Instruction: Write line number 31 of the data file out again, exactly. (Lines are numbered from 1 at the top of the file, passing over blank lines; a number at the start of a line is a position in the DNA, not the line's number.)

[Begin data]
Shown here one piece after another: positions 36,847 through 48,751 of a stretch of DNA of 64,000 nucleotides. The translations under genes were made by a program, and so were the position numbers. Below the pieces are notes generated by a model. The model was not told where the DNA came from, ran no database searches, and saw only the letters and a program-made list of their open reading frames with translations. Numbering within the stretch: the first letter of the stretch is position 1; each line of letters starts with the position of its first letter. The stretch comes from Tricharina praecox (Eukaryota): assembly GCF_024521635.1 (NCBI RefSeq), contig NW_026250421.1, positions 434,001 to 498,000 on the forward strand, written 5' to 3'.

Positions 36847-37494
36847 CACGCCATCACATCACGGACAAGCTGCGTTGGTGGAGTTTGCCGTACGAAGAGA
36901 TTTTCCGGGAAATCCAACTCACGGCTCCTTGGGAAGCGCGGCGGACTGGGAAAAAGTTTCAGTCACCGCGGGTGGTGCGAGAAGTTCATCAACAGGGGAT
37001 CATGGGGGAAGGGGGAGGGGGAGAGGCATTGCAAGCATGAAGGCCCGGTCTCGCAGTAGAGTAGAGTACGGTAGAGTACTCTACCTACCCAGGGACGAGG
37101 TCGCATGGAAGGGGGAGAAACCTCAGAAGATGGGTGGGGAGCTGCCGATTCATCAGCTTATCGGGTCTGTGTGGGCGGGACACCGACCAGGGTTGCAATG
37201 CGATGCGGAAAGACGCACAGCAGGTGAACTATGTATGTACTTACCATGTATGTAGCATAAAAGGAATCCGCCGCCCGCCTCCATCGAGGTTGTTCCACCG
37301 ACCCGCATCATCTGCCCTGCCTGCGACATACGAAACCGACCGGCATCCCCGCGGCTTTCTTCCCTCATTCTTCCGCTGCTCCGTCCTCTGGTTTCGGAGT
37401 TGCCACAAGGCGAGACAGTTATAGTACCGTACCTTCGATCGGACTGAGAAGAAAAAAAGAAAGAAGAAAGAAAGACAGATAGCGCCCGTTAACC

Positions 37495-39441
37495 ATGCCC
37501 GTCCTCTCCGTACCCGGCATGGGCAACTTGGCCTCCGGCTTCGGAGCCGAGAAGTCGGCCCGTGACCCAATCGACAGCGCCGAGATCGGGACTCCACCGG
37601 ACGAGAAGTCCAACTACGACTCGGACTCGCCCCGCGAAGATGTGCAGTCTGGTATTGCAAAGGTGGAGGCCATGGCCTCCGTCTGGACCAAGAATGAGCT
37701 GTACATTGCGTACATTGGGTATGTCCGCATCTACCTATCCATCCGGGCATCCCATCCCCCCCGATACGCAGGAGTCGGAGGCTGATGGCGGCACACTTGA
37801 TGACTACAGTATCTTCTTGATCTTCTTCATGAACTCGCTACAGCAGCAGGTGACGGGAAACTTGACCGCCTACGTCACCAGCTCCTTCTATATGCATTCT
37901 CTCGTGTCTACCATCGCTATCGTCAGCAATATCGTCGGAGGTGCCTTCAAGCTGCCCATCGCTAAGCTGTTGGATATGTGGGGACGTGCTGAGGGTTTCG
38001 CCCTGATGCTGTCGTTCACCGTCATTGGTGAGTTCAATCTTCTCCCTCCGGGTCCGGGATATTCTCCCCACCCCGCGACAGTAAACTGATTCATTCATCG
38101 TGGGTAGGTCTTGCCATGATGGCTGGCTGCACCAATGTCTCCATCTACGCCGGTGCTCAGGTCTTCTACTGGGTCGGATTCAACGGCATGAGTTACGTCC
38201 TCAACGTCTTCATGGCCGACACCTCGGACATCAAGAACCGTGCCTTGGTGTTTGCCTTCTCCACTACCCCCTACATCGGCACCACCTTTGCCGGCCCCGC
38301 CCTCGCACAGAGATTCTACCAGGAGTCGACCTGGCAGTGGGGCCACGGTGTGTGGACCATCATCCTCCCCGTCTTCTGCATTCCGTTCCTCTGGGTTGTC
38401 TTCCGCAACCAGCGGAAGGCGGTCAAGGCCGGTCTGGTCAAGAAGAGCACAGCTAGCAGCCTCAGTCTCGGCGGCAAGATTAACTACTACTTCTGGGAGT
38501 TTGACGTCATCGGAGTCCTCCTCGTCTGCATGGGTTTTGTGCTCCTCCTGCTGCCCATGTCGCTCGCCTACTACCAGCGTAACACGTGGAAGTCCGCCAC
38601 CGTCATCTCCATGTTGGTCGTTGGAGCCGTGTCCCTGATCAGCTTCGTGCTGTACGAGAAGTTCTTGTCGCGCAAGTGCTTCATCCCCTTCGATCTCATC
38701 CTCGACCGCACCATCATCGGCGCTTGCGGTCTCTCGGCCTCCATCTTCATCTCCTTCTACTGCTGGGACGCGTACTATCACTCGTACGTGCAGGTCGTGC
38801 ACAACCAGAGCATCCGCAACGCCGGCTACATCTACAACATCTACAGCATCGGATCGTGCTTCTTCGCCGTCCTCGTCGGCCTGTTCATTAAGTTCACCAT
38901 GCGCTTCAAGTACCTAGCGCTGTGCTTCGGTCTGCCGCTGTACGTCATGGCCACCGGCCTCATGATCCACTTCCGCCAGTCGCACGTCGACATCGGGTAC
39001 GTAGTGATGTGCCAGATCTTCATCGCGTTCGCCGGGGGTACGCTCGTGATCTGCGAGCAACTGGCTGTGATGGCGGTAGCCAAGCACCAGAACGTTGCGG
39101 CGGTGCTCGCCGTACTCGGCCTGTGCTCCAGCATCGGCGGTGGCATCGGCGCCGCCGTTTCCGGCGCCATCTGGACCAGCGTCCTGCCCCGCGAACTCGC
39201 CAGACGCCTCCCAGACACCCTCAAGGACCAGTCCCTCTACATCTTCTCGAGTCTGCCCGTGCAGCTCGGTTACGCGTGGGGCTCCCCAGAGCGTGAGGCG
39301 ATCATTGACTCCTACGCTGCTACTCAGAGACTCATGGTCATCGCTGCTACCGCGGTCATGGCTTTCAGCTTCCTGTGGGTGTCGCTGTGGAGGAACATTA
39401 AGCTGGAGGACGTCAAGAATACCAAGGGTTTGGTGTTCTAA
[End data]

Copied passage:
39401 AGCTGGAGGACGTCAAGAATACCAAGGGTTTGGTGTTCTAA